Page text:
Parents can enroll infants with PWS in early intervention programs. However, even if a PWS diagnosis is delayed, treatments are valuable at any age.
The types of treatment depend on the individual’s symptoms. The healthcare provider may recommend the following:
- Use of special nipples or tubes for feeding difficulties. Difficulty in sucking is one of the most common symptoms of newborns with Prader-Willi syndrome. Special nipples or tubes are used for several months to feed newborns and infants who are unable to suck properly, to make sure that the infant is fed adequately and grows. To ensure that the child is growing properly, the health care provider will monitor height, weight, and body mass index (BMI) monthly during infancy.
- Strict supervision of daily food intake. Once overeating starts between ages 2 and 4 years, supervision will help to minimize food hoarding and stealing and prevent rapid weight gain and severe obesity. Parents should lock refrigerators and all cabinets containing food. No medications have proven beneficial in reducing food-seeking behavior.
A well-balanced, low-calorie diet and regular exercise are essential and must be maintained for the rest of the individual's life. People with PWS rarely need more than 1,000 to 1,200 calories per day. Height, weight, and BMI should be monitored every 6 months during the first 10 years of life after infancy and once a year after age 10 for the rest of the person's life to make sure he or she is maintaining a healthy weight. Ongoing consultation with a dietitian to guarantee adequate vitamin and mineral intake, including calcium and vitamin D, might be needed.
- Growth Hormone (GH) therapy. GH therapy has been demonstrated to increase height, lean body mass, and mobility; decrease fat mass; and improve movement and flexibility in individuals with PWS from infancy through adulthood.1,2,3 When given early in life, it also may prevent or reduce behavioral difficulties. Additionally, GH therapy can help improve speech, improve abstract reasoning, and often allow information to be processed more quickly. It also has been shown to improve sleep quality and resting energy expenditure.2,3,4 GH therapy usually is started during infancy or at diagnosis with PWS. This therapy often continues during adulthood at 20% to 25% of the recommended dose for children.
- Treatment of eye problems by a pediatric ophthalmologist. Many infants have trouble getting their eyes to focus together. These infants should be referred to a pediatric ophthalmologist who has expertise in working with infants with disabilities.
- Treatment of curvature of the spine by an orthopedist. An orthopedist should evaluate and treat, if necessary, curvature of the spine (scoliosis). Treatment will be the same as that for people with scoliosis who do not have PWS.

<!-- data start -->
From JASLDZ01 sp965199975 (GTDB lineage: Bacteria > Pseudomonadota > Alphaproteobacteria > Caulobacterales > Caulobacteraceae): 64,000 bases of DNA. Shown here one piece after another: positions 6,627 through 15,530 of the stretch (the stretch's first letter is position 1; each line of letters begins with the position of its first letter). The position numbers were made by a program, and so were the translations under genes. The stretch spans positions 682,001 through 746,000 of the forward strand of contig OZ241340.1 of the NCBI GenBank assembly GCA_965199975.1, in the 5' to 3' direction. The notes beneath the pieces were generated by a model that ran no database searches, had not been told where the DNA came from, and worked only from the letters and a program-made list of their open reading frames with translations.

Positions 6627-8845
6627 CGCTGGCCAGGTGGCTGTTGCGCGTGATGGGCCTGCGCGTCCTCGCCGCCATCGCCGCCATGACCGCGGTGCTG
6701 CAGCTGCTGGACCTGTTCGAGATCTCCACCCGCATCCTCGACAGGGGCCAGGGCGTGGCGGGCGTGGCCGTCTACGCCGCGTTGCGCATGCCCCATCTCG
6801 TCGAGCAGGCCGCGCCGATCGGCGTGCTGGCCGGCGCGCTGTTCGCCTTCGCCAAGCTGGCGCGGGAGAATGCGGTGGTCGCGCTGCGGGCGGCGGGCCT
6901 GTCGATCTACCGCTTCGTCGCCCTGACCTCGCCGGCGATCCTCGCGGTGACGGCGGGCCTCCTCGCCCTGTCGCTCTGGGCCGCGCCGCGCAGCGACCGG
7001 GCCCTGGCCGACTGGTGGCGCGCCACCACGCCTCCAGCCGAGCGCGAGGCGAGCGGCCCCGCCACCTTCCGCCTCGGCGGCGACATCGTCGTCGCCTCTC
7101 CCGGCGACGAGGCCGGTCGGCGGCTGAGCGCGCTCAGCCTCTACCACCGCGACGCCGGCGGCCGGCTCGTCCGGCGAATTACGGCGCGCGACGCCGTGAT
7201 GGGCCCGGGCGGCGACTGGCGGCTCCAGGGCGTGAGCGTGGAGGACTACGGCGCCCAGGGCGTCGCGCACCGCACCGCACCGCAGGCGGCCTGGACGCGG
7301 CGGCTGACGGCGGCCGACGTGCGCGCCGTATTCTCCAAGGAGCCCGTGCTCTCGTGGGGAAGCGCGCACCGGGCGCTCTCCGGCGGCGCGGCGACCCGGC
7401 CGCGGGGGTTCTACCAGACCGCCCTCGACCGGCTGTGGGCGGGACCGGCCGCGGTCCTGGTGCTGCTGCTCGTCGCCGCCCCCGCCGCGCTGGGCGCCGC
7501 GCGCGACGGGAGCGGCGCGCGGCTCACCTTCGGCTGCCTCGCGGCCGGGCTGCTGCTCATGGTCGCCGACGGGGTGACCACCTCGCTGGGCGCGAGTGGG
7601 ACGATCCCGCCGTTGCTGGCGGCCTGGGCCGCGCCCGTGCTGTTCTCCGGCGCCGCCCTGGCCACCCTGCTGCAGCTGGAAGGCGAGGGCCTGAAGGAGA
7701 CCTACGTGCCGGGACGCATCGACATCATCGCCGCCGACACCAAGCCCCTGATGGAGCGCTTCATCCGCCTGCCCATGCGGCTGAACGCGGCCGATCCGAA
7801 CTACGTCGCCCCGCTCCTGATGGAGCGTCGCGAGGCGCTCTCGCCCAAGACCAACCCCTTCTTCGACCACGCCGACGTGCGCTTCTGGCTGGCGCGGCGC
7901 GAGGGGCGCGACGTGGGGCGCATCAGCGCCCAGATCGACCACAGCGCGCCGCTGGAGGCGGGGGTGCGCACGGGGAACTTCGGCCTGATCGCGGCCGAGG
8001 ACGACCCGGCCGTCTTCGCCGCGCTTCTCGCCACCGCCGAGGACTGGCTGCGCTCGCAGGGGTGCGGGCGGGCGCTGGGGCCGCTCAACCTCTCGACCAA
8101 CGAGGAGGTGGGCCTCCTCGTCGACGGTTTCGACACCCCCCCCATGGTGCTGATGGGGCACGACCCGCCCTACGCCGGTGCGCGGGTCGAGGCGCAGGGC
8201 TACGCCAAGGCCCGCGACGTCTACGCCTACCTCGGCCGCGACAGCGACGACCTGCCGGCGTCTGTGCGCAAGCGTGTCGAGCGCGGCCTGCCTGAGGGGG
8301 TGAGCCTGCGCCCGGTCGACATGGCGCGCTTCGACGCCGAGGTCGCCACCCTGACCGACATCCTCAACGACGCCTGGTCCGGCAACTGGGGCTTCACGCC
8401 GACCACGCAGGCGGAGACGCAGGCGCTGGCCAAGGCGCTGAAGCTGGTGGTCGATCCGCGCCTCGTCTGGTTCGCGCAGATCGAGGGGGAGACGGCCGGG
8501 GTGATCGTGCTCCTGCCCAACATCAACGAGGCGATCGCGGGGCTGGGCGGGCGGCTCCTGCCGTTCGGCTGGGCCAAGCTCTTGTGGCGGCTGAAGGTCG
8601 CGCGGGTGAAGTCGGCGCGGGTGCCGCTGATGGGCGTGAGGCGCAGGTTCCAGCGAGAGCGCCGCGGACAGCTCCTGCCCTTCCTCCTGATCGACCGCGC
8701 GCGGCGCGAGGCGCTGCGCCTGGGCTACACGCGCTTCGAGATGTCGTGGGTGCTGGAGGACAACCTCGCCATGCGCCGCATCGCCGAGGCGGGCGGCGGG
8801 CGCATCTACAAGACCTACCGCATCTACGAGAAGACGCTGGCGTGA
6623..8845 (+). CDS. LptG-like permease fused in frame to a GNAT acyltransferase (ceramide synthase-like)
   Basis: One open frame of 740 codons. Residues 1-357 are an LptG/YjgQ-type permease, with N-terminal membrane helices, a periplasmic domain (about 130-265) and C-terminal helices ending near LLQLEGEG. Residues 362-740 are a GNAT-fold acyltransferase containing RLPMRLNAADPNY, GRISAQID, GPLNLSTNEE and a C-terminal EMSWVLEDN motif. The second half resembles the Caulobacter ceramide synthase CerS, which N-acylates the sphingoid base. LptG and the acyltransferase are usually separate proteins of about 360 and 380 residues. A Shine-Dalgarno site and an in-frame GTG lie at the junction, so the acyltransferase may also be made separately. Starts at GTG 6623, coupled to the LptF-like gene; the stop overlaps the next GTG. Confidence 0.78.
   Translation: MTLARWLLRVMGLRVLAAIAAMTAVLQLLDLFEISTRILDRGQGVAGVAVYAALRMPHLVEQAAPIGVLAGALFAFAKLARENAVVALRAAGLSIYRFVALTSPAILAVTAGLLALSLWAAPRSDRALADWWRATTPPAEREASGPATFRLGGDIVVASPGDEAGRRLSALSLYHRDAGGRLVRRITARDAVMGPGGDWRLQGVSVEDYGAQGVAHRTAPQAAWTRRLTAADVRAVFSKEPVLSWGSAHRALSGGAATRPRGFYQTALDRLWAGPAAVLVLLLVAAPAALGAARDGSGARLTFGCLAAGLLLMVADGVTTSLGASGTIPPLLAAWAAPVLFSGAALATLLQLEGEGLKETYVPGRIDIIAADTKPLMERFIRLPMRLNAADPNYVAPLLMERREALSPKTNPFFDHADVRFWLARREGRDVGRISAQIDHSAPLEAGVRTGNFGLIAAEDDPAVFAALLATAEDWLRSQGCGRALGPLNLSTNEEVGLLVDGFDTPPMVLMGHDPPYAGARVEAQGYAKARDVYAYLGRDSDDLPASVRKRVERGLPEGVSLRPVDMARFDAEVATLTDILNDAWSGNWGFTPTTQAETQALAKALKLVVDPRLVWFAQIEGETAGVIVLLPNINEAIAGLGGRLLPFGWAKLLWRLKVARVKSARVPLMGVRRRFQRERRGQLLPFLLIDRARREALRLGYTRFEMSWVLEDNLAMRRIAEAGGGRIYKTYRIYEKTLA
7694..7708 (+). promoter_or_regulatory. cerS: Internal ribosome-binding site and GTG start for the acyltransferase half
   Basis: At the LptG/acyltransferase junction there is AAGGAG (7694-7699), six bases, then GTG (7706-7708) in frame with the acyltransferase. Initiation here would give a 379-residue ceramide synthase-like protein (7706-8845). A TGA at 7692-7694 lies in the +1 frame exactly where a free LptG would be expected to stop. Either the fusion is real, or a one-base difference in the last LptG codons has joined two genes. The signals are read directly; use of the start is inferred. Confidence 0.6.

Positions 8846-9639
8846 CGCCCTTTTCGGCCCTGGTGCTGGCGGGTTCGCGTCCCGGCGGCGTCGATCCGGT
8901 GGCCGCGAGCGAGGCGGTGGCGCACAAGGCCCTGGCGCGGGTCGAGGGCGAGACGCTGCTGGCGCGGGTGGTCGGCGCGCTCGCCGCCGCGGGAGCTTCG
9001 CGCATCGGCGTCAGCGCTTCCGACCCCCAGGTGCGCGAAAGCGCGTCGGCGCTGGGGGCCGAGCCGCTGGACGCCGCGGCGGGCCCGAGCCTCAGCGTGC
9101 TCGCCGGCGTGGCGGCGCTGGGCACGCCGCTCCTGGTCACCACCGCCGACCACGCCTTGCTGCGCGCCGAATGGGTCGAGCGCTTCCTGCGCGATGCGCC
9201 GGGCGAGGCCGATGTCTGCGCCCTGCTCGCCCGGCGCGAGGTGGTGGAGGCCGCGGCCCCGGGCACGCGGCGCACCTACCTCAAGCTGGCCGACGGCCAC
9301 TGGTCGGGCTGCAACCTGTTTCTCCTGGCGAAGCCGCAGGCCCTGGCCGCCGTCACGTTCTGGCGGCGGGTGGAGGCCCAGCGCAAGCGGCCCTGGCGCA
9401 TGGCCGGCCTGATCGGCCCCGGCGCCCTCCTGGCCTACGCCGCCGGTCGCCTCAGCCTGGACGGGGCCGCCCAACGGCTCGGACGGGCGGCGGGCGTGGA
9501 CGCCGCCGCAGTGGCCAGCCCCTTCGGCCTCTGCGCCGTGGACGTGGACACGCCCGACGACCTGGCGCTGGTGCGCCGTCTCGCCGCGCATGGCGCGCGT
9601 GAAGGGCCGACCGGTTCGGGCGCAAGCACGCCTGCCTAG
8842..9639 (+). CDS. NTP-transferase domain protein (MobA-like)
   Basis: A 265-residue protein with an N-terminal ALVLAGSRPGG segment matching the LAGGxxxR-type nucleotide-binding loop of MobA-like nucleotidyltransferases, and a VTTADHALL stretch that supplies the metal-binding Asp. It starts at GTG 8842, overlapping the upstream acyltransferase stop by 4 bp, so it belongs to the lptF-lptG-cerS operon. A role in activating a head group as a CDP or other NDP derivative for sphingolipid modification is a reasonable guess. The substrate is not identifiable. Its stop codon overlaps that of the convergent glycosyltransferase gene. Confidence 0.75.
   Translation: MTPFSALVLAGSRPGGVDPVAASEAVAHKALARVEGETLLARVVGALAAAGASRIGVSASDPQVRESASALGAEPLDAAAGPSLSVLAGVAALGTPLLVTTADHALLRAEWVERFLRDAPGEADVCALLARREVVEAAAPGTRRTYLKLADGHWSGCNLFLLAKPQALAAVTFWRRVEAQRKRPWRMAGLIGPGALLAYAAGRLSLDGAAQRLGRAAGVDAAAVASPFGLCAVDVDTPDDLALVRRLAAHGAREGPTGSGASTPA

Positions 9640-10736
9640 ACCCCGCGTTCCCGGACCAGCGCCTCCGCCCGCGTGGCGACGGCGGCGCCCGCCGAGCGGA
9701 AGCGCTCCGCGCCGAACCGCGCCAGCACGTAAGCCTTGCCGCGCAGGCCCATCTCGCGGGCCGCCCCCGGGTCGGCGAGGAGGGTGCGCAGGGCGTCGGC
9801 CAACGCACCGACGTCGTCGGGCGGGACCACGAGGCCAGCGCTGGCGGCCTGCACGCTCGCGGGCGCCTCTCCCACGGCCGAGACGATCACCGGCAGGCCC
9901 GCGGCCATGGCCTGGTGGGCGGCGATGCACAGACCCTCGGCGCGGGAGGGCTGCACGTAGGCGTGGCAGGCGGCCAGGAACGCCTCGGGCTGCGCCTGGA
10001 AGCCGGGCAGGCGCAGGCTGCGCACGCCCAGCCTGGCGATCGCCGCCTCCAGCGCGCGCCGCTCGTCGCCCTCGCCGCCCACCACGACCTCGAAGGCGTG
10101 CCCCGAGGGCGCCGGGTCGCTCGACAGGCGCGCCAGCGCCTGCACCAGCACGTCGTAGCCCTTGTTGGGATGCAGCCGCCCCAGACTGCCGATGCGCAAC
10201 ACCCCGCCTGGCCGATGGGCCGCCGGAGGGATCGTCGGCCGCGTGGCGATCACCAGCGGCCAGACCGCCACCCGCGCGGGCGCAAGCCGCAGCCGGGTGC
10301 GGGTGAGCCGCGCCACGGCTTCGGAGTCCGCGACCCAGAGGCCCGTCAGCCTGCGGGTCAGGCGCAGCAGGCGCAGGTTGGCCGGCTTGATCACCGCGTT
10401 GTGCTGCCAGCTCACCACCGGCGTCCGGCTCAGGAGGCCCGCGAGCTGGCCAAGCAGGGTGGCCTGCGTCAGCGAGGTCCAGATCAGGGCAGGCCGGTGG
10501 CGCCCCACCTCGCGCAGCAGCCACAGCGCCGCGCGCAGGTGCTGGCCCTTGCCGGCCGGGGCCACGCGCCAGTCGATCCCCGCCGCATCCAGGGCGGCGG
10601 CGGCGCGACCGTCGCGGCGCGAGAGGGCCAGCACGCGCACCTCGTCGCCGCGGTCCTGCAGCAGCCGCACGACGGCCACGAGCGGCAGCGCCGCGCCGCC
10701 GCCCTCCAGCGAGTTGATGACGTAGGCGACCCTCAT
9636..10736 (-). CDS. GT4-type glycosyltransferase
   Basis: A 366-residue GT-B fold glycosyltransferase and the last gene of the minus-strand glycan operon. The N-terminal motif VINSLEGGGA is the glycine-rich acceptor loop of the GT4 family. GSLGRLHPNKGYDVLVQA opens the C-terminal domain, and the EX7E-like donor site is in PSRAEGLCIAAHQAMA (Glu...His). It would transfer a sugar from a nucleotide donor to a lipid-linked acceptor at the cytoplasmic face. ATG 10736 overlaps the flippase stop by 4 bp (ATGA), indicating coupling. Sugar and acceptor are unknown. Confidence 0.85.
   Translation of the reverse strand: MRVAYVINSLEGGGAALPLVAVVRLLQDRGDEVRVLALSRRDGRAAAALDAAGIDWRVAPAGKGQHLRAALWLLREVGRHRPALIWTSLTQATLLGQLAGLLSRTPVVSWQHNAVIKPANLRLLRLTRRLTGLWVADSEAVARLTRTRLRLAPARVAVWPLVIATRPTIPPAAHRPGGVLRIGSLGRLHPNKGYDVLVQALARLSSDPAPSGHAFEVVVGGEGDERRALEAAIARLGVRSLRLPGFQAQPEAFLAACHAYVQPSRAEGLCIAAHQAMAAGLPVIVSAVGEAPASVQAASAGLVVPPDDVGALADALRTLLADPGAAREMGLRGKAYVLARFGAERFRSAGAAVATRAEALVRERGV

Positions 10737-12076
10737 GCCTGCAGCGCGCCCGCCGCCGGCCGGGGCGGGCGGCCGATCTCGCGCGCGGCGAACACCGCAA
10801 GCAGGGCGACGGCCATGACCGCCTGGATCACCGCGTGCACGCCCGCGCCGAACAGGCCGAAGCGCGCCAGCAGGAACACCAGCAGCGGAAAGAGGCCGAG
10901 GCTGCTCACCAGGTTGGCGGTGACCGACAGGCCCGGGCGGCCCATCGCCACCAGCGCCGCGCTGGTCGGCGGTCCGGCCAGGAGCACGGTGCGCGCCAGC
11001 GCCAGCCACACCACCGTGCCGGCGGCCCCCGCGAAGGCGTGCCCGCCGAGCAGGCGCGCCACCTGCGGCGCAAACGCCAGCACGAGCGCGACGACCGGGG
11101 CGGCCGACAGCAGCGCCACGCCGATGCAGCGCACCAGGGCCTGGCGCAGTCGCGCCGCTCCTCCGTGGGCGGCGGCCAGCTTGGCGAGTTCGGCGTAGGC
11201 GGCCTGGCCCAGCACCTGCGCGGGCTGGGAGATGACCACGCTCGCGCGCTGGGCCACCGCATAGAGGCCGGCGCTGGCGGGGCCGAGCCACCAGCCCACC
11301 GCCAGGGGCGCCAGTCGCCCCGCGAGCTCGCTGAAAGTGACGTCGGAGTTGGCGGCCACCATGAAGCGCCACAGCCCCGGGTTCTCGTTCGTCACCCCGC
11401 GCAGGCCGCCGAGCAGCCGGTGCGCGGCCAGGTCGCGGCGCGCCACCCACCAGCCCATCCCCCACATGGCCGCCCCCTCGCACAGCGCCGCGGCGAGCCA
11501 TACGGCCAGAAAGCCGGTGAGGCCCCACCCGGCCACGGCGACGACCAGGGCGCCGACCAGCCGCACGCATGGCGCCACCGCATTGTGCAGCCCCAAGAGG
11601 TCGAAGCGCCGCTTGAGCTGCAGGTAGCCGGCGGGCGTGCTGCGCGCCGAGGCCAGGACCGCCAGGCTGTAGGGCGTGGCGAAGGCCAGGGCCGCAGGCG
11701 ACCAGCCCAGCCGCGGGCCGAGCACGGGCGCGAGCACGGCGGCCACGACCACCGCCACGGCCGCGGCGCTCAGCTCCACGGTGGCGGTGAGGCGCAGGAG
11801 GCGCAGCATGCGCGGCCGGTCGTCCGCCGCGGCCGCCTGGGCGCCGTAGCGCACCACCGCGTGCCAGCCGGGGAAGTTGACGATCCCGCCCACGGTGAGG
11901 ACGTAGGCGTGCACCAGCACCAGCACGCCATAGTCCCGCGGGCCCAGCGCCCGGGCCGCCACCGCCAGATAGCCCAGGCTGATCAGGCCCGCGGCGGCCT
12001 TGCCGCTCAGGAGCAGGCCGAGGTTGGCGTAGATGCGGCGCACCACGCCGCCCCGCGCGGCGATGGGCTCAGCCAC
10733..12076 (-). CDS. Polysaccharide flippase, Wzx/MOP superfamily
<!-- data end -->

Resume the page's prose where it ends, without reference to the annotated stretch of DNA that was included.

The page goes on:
- Sleep studies and treatment. Sleep disorders are common with PWS. Treating a sleep disorder can help improve the quality of sleep. The same treatments that healthcare providers use with the general population can apply to individuals with PWS.
- Physical therapy. Muscle weakness is a serious problem among individuals with PWS. For children younger than age 3, physical therapy may increase muscular strength and help such children achieve developmental milestones. For older children, daily exercise will help build lean body mass.
- Behavioral therapy. People with PWS have difficulty controlling their emotions. Using behavioral therapy can help. Stubbornness, anger, and obsessive-compulsive behavior, including obsession with food, should be handled with behavioral management programs using firm limit-setting strategies. Structure and routines also are advised.1,5
- Medications. Medications, especially serotonin reuptake inhibitors (SRIs), may reduce obsessive-compulsive symptoms. SRIs also may help manage psychosis.
- Early interventions/Special needs programs. Individuals with PWS have varying degrees of intellectual difficulty and learning disabilities. Early intervention programs, including speech therapy for delays in acquiring language and for difficulties with pronunciation, should begin as early as possible and continue throughout childhood.6
Special education is almost always necessary for school-age children. Groups that offer training in social skills may also prove beneficial. An individual aide is often useful in helping PWS children focus on schoolwork.
- Sex hormone treatments and/or corrective surgery. These treatments are used to treat small genitals (penis, scrotum, clitoris).
- Replacement of sex hormones. Replacement of sex hormones during puberty may result in development of adequate secondary sex characteristics (e.g., breasts, pubic hair, a deeper voice).
- Placement in group homes during adulthood. Group homes offer necessary structure and supervision for adults with PWS, helping them avoid compulsive eating, severe obesity, and other health problems.2